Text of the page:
The majority in the CFA relied heavily on Article 8 of the European Convention on Human Rights in giving meaning to BOR14. But Article 8 (ECHR8) is differently worded. Under that Article, as the CJ said (para 24) “the emphasis is on the right to respect for private life, and the ‘right to respect’ has been made the basis on which to found not only a negative obligation not to interfere with private life ……but also a positive obligation, even in the absence of any interference, to facilitate and ensure the full enjoyment of one’s private life ….”.  


Where, one might ask, does the wording of BOR14 impose an obligation on the government to show “respect”? And what precisely does that mean?

The combined judgment of Ribeiro PJ and Fok PJ, with which Keane NPJ agreed, devoted 13 pages to this issue, in the course of which it cited multiple judgments of the European Court of Human Rights at Strasbourg, and Comments of the UN Human Rights Committee on the scope of Article 17 of the ICCPR (from which BOR14 is derived). To what ends? The only answer has to be, to expand the meaning of the clear words in BOR14, beyond their natural scope, to justify relief being given to the Applicant.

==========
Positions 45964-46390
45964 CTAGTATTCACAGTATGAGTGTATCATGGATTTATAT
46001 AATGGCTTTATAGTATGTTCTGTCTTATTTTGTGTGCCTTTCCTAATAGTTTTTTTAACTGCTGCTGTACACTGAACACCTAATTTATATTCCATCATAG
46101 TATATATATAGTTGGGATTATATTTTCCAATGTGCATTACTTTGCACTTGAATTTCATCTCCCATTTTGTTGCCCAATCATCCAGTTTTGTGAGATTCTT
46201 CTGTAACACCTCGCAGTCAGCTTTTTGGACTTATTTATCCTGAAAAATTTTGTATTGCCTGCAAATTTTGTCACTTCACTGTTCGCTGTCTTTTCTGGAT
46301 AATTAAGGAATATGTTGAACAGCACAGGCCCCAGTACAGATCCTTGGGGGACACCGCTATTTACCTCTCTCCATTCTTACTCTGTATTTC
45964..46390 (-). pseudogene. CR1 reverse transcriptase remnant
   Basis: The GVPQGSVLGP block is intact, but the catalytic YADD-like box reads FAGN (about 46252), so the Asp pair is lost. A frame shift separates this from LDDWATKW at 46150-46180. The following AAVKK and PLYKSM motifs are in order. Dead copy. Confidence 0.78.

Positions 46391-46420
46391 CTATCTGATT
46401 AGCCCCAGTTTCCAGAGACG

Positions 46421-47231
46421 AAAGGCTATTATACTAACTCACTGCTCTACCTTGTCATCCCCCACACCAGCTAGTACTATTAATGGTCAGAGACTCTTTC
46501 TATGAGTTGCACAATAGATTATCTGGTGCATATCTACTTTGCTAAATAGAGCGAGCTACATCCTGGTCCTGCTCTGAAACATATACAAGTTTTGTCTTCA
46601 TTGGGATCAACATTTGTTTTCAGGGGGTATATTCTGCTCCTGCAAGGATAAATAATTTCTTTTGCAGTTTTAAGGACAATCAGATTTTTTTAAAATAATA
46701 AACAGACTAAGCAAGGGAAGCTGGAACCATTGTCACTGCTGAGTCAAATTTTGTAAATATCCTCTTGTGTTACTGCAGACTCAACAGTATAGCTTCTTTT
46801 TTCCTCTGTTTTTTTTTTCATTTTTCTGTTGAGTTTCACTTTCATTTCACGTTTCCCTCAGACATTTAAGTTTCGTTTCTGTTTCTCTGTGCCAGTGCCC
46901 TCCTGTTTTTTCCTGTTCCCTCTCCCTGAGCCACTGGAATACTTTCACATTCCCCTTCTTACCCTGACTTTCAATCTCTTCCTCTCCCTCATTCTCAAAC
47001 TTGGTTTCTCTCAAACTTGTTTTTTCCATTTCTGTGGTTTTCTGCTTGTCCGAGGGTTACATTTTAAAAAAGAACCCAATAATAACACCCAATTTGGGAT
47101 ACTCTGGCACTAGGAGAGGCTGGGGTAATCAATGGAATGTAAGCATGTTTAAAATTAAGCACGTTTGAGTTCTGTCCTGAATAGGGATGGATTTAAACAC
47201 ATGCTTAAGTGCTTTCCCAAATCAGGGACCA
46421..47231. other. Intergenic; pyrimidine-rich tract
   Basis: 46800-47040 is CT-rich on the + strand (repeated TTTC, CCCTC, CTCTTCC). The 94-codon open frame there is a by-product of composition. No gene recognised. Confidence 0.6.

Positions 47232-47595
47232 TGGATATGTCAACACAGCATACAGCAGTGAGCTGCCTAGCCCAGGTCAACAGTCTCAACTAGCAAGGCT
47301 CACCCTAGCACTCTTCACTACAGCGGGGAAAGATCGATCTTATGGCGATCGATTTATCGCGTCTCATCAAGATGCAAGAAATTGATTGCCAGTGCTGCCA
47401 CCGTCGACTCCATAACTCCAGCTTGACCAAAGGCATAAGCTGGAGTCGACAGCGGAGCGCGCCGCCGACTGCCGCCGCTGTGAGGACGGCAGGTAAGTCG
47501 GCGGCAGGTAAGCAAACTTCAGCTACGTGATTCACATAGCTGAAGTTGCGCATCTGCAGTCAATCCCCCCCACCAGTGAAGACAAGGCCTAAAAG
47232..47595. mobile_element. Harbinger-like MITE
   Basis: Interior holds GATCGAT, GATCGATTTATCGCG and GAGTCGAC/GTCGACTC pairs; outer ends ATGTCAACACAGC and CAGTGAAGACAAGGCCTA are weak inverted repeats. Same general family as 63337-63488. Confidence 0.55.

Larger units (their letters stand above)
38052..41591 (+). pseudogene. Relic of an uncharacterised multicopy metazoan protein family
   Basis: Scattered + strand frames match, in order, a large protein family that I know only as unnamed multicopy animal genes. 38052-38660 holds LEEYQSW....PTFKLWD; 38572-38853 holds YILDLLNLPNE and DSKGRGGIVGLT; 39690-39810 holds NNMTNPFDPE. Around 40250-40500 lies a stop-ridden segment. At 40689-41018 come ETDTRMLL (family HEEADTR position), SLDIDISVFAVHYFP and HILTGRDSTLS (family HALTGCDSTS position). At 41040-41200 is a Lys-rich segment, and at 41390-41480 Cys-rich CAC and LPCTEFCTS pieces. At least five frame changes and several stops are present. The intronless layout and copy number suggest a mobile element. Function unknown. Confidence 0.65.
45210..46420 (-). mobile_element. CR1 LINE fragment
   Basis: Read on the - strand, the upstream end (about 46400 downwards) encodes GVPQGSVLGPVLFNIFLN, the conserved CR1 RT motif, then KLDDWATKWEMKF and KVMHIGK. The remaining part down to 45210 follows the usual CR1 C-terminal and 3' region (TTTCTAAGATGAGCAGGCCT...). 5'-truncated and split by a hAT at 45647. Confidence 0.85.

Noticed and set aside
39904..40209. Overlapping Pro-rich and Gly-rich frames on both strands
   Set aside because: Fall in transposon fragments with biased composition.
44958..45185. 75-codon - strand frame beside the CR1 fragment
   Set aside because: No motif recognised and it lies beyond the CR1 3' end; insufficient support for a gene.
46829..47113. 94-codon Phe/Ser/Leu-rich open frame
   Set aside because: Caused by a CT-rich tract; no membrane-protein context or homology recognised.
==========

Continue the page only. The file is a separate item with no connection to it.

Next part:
As Lam PJ said: “There is a material difference between the duty to protect against unlawful and arbitrary interference under BOR14 and the duty to respect private and family life under ECHR8” (para 222).

And he went on to say: “Moreover, the Strasbourg jurisprudence on ECHR8 was developed progressively over the years in tandem with the social and political development in the member States of the ECHR. There were legislative changes in a significant number of member States and resolutions passed by the Committee of Ministers and the Parliamentary Assembly of the Council of Europe which underpinned the evolution of the Strasbourg jurisprudence from Sheffield and Horsham v United Kingdomto Schalk and Kopf v Austria and then from Oliari v Italy to Fedotova v Russia. The Strasbourg Court invariably referred to these developments in its judgments. In the absence of similar developments in Hong Kong and in view of the material difference between ECHR8 and BOR14, this Court should not adopt the Strasbourg jurisprudence as guidance on the substance of the rights conferred under BOR14 in terms of recognition of same-sex union” (para 226).